Upnor Castle, Kent…

Upnor Castle is an artillery fort located in the village of Upnor in Kent. Constructed between 1559 – 1567, it was constructed to a design by Sir Richard Lee to defend the Royal Navy dockyard at Chatham and ships anchored in the Medway. The castle was constructed on the orders of Elizabeth I (1558 – 1603) and consisted of a main block, water bastion and river frontage.

In 1599 – 1601, the castle was remodelled. Two riverside towers were rebuilt, a gatehouse, moat and curtain wall were added. The castle is constructed of ragstone faced with course ashlar blocks. Some red bricks were also used.

In June 1667, a Dutch squadron under the command of Michiel de Ruyter mounted a raid on the Medway, capturing two ships and burning others at anchor at Chatham. This defeat, was one of the worst in Royal Navy history and showed how inadequate the Medway defences were, including Upnor Castle. Though it should be noted that Upnor Castle had been neglected of investment, but acquitted itself better than some of the other Medway defences.

After the Dutch attack, the castle was retired from service as new and more advanced forts were built to protect the dockyard. Instead the castle was was used as a store and magazine. Works to the castle to make it fit for this purpose were undertaken, including the main building of the castle which had to be heightened and its floors reinforced.

In 1827, the castle ceased being used as a store and magazine, instead it was used as a ordnance laboratory.  Later, in 1891, the castle came under the control of the Admiralty, ending the relationship where the Admiralty had managed the site and the War Office had funded it.

After the First World War (1914 – 1918), the castle became a Royal Naval armaments depot. During this time, weapons and explosives were tested at the castle. From the 1920s onward, the castle was a museum, though during the Second World War (1939 – 1945) the castle was still in use as part of the Magazine Establishment, with the castle being bombed in 1941.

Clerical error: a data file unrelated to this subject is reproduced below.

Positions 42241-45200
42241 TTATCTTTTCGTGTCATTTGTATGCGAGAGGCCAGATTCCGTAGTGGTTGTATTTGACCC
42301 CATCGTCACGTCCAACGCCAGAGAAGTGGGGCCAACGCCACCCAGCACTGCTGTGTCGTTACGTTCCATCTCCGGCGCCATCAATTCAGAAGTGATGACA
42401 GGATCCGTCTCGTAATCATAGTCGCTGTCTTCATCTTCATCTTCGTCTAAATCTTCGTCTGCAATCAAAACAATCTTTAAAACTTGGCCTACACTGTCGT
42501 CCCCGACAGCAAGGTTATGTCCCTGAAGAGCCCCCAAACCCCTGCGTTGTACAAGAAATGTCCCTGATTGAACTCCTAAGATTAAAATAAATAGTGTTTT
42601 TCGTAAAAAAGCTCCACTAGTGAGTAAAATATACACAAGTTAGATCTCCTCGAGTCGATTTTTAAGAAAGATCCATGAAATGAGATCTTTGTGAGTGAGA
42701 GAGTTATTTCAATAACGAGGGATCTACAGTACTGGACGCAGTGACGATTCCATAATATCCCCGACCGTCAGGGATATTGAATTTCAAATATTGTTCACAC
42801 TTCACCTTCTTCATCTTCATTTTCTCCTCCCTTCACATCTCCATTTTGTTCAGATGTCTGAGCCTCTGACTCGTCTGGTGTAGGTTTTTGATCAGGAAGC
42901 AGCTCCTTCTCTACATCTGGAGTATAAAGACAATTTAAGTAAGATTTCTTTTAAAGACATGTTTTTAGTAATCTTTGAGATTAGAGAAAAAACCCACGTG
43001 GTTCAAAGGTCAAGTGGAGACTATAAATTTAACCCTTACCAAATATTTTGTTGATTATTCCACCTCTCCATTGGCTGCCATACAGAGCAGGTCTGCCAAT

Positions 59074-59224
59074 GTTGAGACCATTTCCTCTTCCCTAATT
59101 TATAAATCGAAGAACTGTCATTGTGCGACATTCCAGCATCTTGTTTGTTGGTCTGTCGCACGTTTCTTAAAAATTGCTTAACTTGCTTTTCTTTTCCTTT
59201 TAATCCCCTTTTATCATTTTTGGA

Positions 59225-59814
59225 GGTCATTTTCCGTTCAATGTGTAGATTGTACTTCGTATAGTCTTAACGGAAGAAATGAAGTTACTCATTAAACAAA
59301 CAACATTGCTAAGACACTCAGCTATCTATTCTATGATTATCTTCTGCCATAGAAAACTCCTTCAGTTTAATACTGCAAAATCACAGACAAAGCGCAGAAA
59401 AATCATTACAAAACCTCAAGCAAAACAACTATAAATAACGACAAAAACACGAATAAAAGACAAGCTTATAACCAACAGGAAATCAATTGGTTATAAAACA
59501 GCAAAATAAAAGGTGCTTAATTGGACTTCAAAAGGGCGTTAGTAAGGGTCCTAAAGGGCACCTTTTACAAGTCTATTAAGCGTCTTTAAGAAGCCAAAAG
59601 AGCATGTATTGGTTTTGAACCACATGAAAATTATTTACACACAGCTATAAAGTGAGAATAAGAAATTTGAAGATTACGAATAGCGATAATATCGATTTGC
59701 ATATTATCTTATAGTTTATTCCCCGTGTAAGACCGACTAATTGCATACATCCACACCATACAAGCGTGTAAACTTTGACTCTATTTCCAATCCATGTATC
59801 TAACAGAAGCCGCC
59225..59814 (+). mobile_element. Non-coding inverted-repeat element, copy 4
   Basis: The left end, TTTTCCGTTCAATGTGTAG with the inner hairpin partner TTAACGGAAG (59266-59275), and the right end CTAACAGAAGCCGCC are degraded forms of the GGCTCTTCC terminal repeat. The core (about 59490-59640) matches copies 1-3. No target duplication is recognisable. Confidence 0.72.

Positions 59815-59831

After the war in 1945, the castle was opened to the public as a departmental museum by the Admiralty. The castle was restored at this time.

Today, the castle is managed by Medway Council and is open to the public.

Upnor Castle Gatehouse
Upnor Castle Gatehouse
Upnor Castle Gatehouse
Upnor Castle Gatehouse
Upnor Castle
Upnor Castle
Upnor Castle
Upnor Castle

St Leonard’s Tower, Kent…

St Leonard’s Tower is located in the Kent town of West Malling and takes its name from a chapel that stood nearby.

It is not clear who built the tower, it is thought that it was either constructed by Bishop Gundulf between 1077 and 1108, or by Bishop Odo of Bayeux. Odo was the half brother of William I (the Conqueror) and held lands in West Malling. Odo was also Earl of Kent between 1067 and 1088.

Thought to have been constructed as a tower keep, the exact function of the building has also attracted some debate. It has been suggested that the tower is in fact the tower of the former St Leonard’s chapel that stood nearby.

St Leonard’s Tower is thought to stand to very nearly its original height to this very day. The tower originally had three floors, with two floors above the basement and the original entrance being on the first floor would have been accessed via a wooden staircase, as was common with tower keeps of the period. A later entrance was added at basement level.

Today St Leonard’s Tower is managed by English Heritage and is visitable during reasonable daylight hours.

St Leonard's Tower
St Leonard’s Tower